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Brits spent record amounts on hotels in 2023 – but are UK ‘staycations’ now too expensive?


Brits spent £175.4bn on hotel stays and restaurants in the UK last year – up from £165.7bn in 2022. We also spent a record £38.3bn on other holiday accommodation, such as holiday lets. A leading travel expert says it’s great to see UK holidays bounce back from Covid, but is a ‘staycation’ now becoming too expensive?

The latest consumer spending figures from the Office for National Statistics (ONS) reveal UK households spent over £175.4bn on hotels and restaurants in 2023, as the holiday industry rebounded from Covid. The figures reveal a rise of almost 6% on 2022’s spend of £165.7bn. Brits also splashed £21.8bn on UK-based tourist activities, up from £16.7bn in 2022.

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It wasn’t only hotels that benefitted from last year’s ‘staycation’ bug. Last year, we also spent £38.3bn on holiday accommodation, such as holiday lets. That was up 6.7% from 2022’s £35.9bn.

While these record figures eclipse even the peak pre-Covid year of 2019, and are encouraging results for Britain’s tourist trade, the sharp rise in spending is also causing some concern.

Lily Smith, a travel expert from the specialist accommodation finder UniversityRooms says: ‘It’s really great to see Britain’s hard-pressed hotel and tourism industries bounce back from the horrific impact of Covid. The amount Brits spent on UK hotels and restaurants plummeted from a height of £144bn in pre-Covid 2019 to £88bn in 2020 – a collapse of nearly 40% – so damaging was the impact of the virus. Similarly, spending on other accommodation fell from £31.9bn in 2019 to £15.4bn in 2020 as Covid took a grip.

‘With that in mind, it’s great that we are now spending more on hotels and other holiday accommodation than we did even in the pre-Covid heights of 2019. However, a jump of over £30bn in hotel and restaurant spending between 2019 and 2023 does seem almost excessive, as does the rise from £31.9bn on holiday lets, B&Bs etc, in 2019 to £38.3bn last year. While our hospitality and tourism sectors deserve a boost after a torrid few years, this significant rise in spending does raise questions about the cost of staying in UK hotels and holiday accommodation.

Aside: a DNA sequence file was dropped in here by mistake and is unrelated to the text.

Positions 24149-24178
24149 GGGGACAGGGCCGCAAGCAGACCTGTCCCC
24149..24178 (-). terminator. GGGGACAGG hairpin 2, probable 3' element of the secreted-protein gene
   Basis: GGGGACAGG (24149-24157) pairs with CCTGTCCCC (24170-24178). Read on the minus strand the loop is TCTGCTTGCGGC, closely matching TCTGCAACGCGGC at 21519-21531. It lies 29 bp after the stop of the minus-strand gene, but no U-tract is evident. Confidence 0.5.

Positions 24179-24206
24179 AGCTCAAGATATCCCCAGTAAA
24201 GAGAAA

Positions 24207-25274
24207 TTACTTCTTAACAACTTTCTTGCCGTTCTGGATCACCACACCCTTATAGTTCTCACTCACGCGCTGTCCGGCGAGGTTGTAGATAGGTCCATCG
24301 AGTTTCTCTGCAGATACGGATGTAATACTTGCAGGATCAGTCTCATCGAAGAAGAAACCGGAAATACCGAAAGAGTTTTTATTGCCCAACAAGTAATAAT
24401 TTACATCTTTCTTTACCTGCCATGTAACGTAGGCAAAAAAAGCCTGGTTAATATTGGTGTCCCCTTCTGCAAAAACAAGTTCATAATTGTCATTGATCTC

‘Looking at these ONS figures, it’s little wonder that many Brits who want to enjoy seeing new parts of their own country are now thinking twice. There is a danger that many of us may not be able to afford to holiday in our own country. Some Brits clearly feel overseas holidays already represent better value. We spent £77.9bn on foreign holidays last year, another new record and up significantly from £66.8bn in 2022.

‘Clearly, Brits on a budget need to think beyond traditional hotels and holiday accommodation to visit some of our most popular holiday spots. That’s why an increasing number of us are planning to stay in vacant university rooms for our next holiday. That’s a clever call, as many universities offer rooms that are great value, centrally located and are still readily available to book for the peak summer season. Best of all, you can stay in them even if you are not a student.

‘Using the innovative service UniversityRooms, visitors can choose from single, twin or double ensuite rooms, on a bed & breakfast or self-catering basis. From Edinburgh to Cornwall and Cardiff to Cambridge, a wide variety of universities have accommodation available at many times of the year, and particularly in the peak summer season.

‘For example, London can be an extremely expensive place to stay, but UniversityRooms offers accommodation at University College, the University of Westminster, Imperial College and a number of other centrally located campuses across the Capital. These represent an ideal budget alternative to typical hotels and B&Bs. University rooms are available from as little as £50 a night.

‘Some universities are a destination in their own right. It’s possible to stay in rooms in historic locations such as Oriel and Magdalen colleges in Oxford. Similarly, you can have rooms dating back centuries in Corpus Christi or have breakfast or brunch in the dramatic Gothic dining Hall at Kings in Cambridge. A night’s stay in Magdalen college can cost as little as £55, dependent on date.

‘It doesn’t take an educated guess to realise that university accommodation is likely to get fully booked as we approach the summer and awareness of this inexpensive alternative grows.

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